Alexander Kielland platform disaster what really happened? March 30, 1980
This is really odd bit of history, I have no real hard opinion on this accident, however i do believe the Oil Company blackmailed the Norwegian government into rushing forward with continued exploration in North Sea regardless of accident and they would not wait for investigation, they would not wait regardless of safety or lives lost. Drilling continued almost exactly as planned in time frame, with flags and banners waving … big surprise eh.
You can read more regarding these type questions here
By Thomas Mathiesen
Official Story ~
A floating apartment for oil workers in the North Sea collapses, killing 123 people, on this day in 1980.
The Alexander Kielland platform housed 208 men who worked on the nearby Edda oil rig in the Ekofisk field, 235 miles east of Dundee, Scotland. Most of the Phillips Petroleum workers were from Norway, although a few were American and British. The platform, held up by two large pontoons, had bedrooms, kitchens and lounges and provided a place for workers to spend their time when not working. At about 6:30 p.m. on March 30, most of the residents were in the platform’s small theater watching a movie. Although there were gale conditions in the North Sea that evening, no one was expecting that a large wave would collapse and capsize the platform.
The capsizing happened very quickly, within 15 minutes of the collapse, so that many of the workers were unable to make it to the lifeboats. The Royal Air Force of Great Britain and Norwegian military both immediately sent rescue helicopters, but the poor weather made it impossible for them to help. Most of the 123 victims drowned. A subsequent investigation revealed that a previously undetected crack in one of main legs of the platform caused the structure’s collapse. The Alexander Kielland sat in the water for three years before it was salvaged.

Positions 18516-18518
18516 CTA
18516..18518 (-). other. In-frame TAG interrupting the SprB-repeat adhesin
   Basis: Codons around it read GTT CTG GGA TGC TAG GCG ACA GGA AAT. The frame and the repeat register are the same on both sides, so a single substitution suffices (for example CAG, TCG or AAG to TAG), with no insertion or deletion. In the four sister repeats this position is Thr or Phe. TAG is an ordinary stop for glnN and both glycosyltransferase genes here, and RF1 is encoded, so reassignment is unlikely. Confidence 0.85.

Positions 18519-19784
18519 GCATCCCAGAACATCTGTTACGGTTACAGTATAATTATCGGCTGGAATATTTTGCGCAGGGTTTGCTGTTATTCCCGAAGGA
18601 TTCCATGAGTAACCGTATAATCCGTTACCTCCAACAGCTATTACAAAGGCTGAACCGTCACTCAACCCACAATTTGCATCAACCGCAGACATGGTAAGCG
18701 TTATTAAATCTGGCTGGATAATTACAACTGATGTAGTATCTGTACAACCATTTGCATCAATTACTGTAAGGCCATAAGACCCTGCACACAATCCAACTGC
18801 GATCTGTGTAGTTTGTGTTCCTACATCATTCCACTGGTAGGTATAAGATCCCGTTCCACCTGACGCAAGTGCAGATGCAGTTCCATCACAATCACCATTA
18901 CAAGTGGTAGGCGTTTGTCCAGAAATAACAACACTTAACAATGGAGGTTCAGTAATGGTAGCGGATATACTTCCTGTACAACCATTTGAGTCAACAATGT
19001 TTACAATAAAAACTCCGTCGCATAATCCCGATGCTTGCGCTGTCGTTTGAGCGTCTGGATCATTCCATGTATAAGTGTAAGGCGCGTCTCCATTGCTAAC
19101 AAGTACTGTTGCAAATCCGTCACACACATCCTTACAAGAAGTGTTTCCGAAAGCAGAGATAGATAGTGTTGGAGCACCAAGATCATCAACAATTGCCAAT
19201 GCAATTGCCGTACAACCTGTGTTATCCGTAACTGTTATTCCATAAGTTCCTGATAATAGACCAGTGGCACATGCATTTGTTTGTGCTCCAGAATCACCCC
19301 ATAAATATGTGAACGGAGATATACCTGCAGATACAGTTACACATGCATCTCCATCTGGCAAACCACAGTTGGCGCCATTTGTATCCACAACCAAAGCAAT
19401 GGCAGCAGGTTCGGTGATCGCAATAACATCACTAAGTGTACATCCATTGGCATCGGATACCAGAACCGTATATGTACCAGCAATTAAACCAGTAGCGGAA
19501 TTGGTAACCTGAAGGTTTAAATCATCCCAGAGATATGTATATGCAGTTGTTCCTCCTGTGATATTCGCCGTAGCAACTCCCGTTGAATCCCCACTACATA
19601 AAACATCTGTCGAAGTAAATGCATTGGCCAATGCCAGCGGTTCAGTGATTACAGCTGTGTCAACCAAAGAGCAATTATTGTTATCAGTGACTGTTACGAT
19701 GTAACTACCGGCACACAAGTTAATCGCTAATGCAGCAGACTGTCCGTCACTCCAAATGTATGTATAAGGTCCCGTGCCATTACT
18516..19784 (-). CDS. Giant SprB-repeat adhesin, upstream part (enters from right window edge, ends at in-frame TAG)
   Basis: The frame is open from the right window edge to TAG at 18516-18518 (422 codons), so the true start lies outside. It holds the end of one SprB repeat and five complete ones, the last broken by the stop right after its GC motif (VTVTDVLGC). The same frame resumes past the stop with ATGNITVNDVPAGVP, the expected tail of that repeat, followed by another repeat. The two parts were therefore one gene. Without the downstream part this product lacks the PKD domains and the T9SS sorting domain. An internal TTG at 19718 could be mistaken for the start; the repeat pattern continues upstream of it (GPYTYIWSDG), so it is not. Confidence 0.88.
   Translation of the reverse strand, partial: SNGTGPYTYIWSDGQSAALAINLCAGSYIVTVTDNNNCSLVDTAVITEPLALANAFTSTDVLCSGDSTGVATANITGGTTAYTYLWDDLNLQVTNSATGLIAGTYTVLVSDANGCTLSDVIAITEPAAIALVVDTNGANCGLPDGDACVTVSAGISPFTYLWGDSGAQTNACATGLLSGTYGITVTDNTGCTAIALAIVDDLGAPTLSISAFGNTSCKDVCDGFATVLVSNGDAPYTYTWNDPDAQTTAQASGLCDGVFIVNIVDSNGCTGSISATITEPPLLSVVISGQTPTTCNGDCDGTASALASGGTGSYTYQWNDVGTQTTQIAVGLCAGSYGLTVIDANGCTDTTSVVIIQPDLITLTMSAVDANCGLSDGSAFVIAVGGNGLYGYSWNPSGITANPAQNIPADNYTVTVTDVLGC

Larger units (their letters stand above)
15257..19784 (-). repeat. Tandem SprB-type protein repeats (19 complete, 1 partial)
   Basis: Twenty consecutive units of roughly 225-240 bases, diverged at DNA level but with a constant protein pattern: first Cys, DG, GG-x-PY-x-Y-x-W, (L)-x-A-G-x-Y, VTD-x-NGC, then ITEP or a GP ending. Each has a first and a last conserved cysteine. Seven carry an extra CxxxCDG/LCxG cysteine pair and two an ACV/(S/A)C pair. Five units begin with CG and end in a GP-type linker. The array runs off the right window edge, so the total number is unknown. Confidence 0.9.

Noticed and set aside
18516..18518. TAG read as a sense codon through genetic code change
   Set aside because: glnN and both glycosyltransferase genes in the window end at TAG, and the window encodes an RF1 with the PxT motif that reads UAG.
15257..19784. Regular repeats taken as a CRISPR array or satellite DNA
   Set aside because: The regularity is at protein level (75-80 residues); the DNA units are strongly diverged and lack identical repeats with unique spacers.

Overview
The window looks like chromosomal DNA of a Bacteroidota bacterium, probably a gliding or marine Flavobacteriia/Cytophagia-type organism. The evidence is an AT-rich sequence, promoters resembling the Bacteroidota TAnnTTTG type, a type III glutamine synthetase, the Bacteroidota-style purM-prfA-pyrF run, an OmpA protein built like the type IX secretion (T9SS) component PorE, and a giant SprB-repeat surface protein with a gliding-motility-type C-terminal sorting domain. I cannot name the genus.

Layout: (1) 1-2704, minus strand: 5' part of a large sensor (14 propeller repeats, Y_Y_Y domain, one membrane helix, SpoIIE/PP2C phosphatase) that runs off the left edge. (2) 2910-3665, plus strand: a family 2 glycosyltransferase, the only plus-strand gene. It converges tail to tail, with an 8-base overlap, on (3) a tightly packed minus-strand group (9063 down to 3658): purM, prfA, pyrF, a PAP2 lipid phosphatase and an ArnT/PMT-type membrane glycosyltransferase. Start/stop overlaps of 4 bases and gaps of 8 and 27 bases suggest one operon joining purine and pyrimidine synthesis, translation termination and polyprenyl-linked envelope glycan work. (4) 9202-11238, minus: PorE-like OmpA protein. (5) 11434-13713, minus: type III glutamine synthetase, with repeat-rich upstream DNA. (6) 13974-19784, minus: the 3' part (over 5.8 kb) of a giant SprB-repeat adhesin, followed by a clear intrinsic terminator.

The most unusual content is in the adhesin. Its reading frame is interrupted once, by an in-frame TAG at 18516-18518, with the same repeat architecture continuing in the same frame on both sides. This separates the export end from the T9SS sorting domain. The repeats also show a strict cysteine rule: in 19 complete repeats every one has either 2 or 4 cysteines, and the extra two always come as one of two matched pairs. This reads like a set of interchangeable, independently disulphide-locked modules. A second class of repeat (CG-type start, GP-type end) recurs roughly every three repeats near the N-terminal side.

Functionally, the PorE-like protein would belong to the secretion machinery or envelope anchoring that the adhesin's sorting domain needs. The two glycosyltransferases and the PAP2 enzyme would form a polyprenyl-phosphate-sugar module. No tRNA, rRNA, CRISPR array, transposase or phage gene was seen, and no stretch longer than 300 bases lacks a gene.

Eight years later, a fire and explosion on the Piper Alpha oil rig in the North Sea killed 167 workers.
- Failed structure: Pentagone type semi-submersible rig
- Date: 27 March 1980
- Place: Ekofisk field, North Sea
- Conditions: Bad weather, ~60-75km/hr wind speeds, ~6-8mm wave height
- Failure mode: Fatigue failure followed by brittle fracture in one brace and ductile overload in remaining adjacent braces
- Cause: Fatigue crack growth from a weld defect
- Consequences: Loss of 123 lives and platform
Fig.1. Alexander L Kielland accommodation platform (Reproduced courtesy of the Norwegian Ministry of Justice)
On the evening of 27 March 1980, one of the five columns of the ‘Alexander L Kielland’ accommodation platform anchored in the North Sea, broke off (see Fig. 1). (The five columns were the principal buoyancy elements of the platform). The platform immediately heeled over to an angle of 30-35° and then continued to heel and sink slowly. Twenty minutes after the loss of column D, the platform capsized. Of the seven lifeboats on board, only two were launched successfully albeit with great difficulty in part due to bad weather conditions (one landed upside down in the water). Some inflatable rafts launched themselves due to the listing of the platform. A massive international air and sea rescue operation was undertaken. Of the 212 men on board the platform when it failed, 123 died.
The Alexander L Kielland was a semi-submersible mobile rig of the Pentagone type, a design which had been developed in France. The rig was built between 1973 and 1976 in France for an American operator. Although it was designed as a drilling rig, it was only ever operated as an accommodation platform during its four years in service.
The platform had five columns, of overall height of 35.6m, mounted on 22m diameter pontoons. The columns were positioned at the apexes of a pentagon with braces running between adjacent columns and the deck or hull. Accommodation units and a drilling tower were mounted on the deck.
Causes of Failure